Kongsberg press release
The collaboration will result in more ships equipped with the highly sophisticated Naval Strike Missiles which in turn will contribute in enhancing the security in our common areas of interest. Replacing the Harpoon surface-to-surface weapon, due to go out of service in 2023, the world-class anti-ship missile will be ready for operations onboard the first Royal Navy vessel in a little over 12 months.
“KONGSBERG is very pleased to welcome the Royal Navy as a member of the NSM User Group. We proudly support the strengthening of defence ties between our nations by integrating the NSM on the Royal Navy’s vessels,” says Executive Vice President in Kongsberg Defence & Aerospace Øyvind Kolset.
KONGSBERG cannot provide any further comment on the potential size of this contract.
About Naval Strike Missile (NSM)
The Naval Strike Missile is a long-range, precision strike weapon that seeks and destroys enemy ships at distances greater than 100 nautical miles. It uses Inertial, GPS and terrain-reference navigation and imaging infrared homing (with a target database aboard the missile).
The NSM is a very flexible system, which can be launched from a variety of platforms against a variety of targets on sea and land.
The airframe design and the high thrust-to-weight ratio give the NSM extremely good maneuverability. The missile is completely passive and has proven its excellent sea-skimming capabilities and with its advanced terminal maneuvers, it will survive the enemy air defenses. The Autonomous Target Recognition (ATR) of the seeker ensures that the correct target is detected, recognized, and hit, at sea or on land.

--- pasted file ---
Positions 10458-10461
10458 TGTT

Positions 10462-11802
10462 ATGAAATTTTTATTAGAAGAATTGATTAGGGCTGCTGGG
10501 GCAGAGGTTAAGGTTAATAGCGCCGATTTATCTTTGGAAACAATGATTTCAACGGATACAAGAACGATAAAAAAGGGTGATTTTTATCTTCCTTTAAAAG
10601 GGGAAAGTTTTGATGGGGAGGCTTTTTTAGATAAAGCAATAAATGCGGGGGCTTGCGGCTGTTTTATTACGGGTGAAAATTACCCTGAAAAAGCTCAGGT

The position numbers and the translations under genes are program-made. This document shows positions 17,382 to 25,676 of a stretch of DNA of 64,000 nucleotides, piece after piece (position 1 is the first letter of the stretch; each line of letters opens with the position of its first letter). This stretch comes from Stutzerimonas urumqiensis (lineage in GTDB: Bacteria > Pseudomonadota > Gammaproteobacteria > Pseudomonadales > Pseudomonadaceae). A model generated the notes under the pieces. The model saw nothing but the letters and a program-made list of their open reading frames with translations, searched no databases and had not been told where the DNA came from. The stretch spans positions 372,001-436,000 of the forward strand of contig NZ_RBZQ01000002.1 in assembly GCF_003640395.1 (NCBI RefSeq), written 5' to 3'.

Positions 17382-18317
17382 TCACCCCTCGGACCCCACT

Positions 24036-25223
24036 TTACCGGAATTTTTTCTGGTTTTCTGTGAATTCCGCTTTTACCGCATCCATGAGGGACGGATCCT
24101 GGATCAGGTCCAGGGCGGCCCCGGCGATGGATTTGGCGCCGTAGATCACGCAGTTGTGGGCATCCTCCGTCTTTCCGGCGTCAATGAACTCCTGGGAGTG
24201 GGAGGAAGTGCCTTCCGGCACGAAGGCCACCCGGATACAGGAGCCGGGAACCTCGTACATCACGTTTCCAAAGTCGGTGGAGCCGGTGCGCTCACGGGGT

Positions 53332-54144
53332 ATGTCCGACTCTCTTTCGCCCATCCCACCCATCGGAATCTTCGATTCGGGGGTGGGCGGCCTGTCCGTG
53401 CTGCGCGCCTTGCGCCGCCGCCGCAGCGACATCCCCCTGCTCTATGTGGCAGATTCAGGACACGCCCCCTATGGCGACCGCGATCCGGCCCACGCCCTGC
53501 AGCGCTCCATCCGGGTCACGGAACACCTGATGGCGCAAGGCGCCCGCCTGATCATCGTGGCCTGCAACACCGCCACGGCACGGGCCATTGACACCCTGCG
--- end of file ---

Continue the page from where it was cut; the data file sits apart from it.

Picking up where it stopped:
The NSM is a fifth-generation anti-ship missile, produced by Kongsberg and managed in the U.S. by Raytheon. NSM reached Initial Operational Capability on the new Norwegian Fridtjof Nansen-class frigates and the Norwegian Skjold Class corvettes in 2012. It is also fielded by the Polish Navy (coastal defense batteries) and has been selected by the navies of Malaysia and Germany. NSM was also selected in 2018 as the winner of the U.S. Navy Over-The-Horizon Weapon System (OTH WS) competition and by the USMC in 2019. Its U.S. Navy designation is RGM-184A NSM Block 1. The latest customer before the UK was Spain.
- Speed: 0.7 – 0.9 Mach
- Weight: 407 kg (897 lbs)
- Length: 3,96 m (156 inches)
- Multi-mission: Sea and land targets
- Range: >100 nm
- Responsive: Rapid automated mission planning – short reaction time
The firepower of Royal Navy warships will be bolstered with new ship-busting missiles.
Eleven Type 23 frigates and Type 45 destroyers will be fitted with the sea-skimming Naval Strike Missile, capable of knocking out major enemy warships at ranges of more than 100 miles away.
The MOD today ordered the missile system as the interim replacement for the existing Harpoon, which reaches the end of its active life next year.
Defence Secretary Ben Wallace announced the investment in the new weapon on a visit to Royal Navy flagship HMS Queen Elizabeth in the Norwegian capital Oslo.
Harpoon has been in service for several decades and, despite frequent upgrades and enhancements to keep pace with developments in technology, can no longer meet the demands of mid-21st Century naval warfare.
The Naval Strike Missile will plug the gap between Harpoon and the advent of its permanent successor, the ‘future offensive surface weapon’, which will become the Fleet’s premier long-range, heavy duty anti-ship missile in 2028, carried by the Royal Navy’s next-generation Type 26 frigates, currently under construction on the Clyde.
The Naval Strike Missile is already in service with three navies – the Norwegian, US and Polish – and lined up to be fitted to the warships of half a dozen more.
Travelling at speeds close to Mach 1, the 400kg missile can strike at targets more than 100 miles away, evading detection by skimming over the sea’s surface and eluding enemy defences via evasive manoeuvres.
UK defence firms Babcock and BAE Systems will install NSM on the 11 warships, with the first ship due to be operational by the end of next year.